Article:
Monday, 7 May 2012

A good man

Posted by Tania Kindersley.

On this day, one year ago, my funny, clever, tall, handsome, kind cousin died at the stupid age of 57.

He did lots of interesting and rather impressive things in his life: he made olive oil, he designed gardens, he spoke perfect Italian. But what I really remember him for was his ability to make your heart lift, when you walked into a room and saw him standing there.

He had that kind of easy charm that is so bone-deep that it’s not like charm at all. It’s a lovely human facility to make other humans feel comfortable and happy and as if they are suddenly a little bit more brilliant and amusing than they thought themselves five minutes before.

One of my other relations says that you can divide people into drainers and radiators. There are those ones that suck the very will to live out of you, with their insistence on looking on the bleak side, or their dedicated neediness, or their dramatic sense of self, which means that every single thing that ever happens is all about them. Then there are the radiators, who radiate laughter and good times and general approval and a clever sense of their own essential absurdity, which allows you to be absurd too, and not to worry about it.

Well, the cousin was a radiator. I remember him always laughing. I remember him wry and teasing and dry as a bone. It’s idiotic that he is not here. He is the one I am thinking of today, and those who loved him, and whom he loved right back.


For some reason, in a kind of living well, seize the day kind of manner, I decided to make a really proper dinner. Delightful baked Portobello mushrooms, which I put in dish, scattered with marjoram from the garden, crushed garlic, lots of Maldon salt and black pepper and a huge knob of butter, and am now cooking for about twenty minutes. I'm going to eat them with a very bloody sirloin steak, and that is that:

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Outside, the garden was blooming in the gloaming:

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The Pigeon, blue in the light, had found a most excellent stick:

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Up in her field, Red the Mare would be gazing out to the west, which is what she has been doing most of the day, as if there is something there of infinite fascination:

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And the hill is its majestic, hilly self, unmoved by small human regrets:

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  1. I've just read your last ten posts in one big glut and am thinking of you lots at the moment. You are a remarkable woman. I will keep you in my thoughts.

  2. You have given the best description yet of charm; one cannot help but see the wisdom of cultivating it.

    And what a tribute to your cousin. So sorry that you have lost him, as a person like that is, rightly, always missed. I believe in the infinity of life, though, and for such people, must wonder: did they 'get it' so well that they graduated early?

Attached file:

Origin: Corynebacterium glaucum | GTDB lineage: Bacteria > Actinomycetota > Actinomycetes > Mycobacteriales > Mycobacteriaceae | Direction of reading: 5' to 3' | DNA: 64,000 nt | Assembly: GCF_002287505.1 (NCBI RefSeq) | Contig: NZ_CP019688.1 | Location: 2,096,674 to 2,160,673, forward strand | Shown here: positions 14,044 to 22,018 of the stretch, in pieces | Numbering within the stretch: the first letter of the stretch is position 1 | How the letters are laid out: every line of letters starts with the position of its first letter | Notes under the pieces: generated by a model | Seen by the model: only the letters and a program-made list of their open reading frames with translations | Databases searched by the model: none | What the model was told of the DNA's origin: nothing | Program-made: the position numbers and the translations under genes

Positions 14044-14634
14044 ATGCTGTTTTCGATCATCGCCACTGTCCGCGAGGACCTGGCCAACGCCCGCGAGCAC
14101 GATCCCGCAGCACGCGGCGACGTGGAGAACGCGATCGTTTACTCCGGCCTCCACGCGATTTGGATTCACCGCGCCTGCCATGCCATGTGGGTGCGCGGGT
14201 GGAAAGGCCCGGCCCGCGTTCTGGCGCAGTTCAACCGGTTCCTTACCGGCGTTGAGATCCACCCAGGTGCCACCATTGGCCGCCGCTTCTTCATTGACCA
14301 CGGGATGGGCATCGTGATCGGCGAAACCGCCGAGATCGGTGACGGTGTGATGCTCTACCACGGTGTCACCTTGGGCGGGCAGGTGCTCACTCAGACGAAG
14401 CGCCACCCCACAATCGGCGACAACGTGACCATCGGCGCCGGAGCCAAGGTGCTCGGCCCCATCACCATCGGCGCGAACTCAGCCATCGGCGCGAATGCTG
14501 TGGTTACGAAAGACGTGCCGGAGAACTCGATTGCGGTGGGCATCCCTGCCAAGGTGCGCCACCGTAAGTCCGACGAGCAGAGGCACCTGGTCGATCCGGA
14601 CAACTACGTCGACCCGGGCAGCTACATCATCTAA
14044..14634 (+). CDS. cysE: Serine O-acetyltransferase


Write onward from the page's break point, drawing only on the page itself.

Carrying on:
1. Still can't comment off my own bat. I think the new Blogger doesn't like my browser (Firefox) so I will piggyback on Bird, if I may.

      Your late cousin sounds to be a wonderful life-enhancer, and must be sorely missed by all who were lucky enough to know him, and greatly mourned by all who loved him. Is it his wife whom you visited a while ago who told you she had been diagnosed with breast cancer? I often wonder about her, how her treatment went/is going. Their children have been thrown into the Deep End of life, and no mistake.

      I too treasure a radiator. Readers, I married one. I have learnt more and more about radiating since being with him. Emotional vampires are to be shunned with garlands of garlic wherever possible, trouble is they aren't a drain at first, only over time, as the fangs go deeper. They are the ones whose voice on the phone makes the hearty sink to the boots. We all have one or two in our lives (sometimes they are relations and not easily eased out) but let them serve as a dreadful warning against self-absorption and clinginess, that way there is some benefit to knowing them.

      Glad you had a good dinner. Hope there was a glass or two of rich red to be had as well!

  3. What a lovely post, thank you :)

  4. A lovely tribute to your cousin.

    I think you are having a sad time at the moment - loss and horribleness; a tough combination. I hope you get to enjoy the beauty you show us in your photos today :)

    Take care xxx

  5. As I think I have said before; you need a fourth "box" in that reactions line, something along the lines of "lovely".

  6. dear Tania, i read your blog often and love how and what you write about. most of all, i love your honesty, especially in the face of the howling awfulness of loss. i especially love the fact that you take small pleasures despite great grief and great annoyance (the horrible person you alluded to). i like your style, lady! keep on, keep on!


  7. Good for you, girl. A commemorative meal, ceremony, drink, or ritual of some sort is always the best way to remember those who've gone through the veil before us. A positive thing that I think your cousin would have liked.


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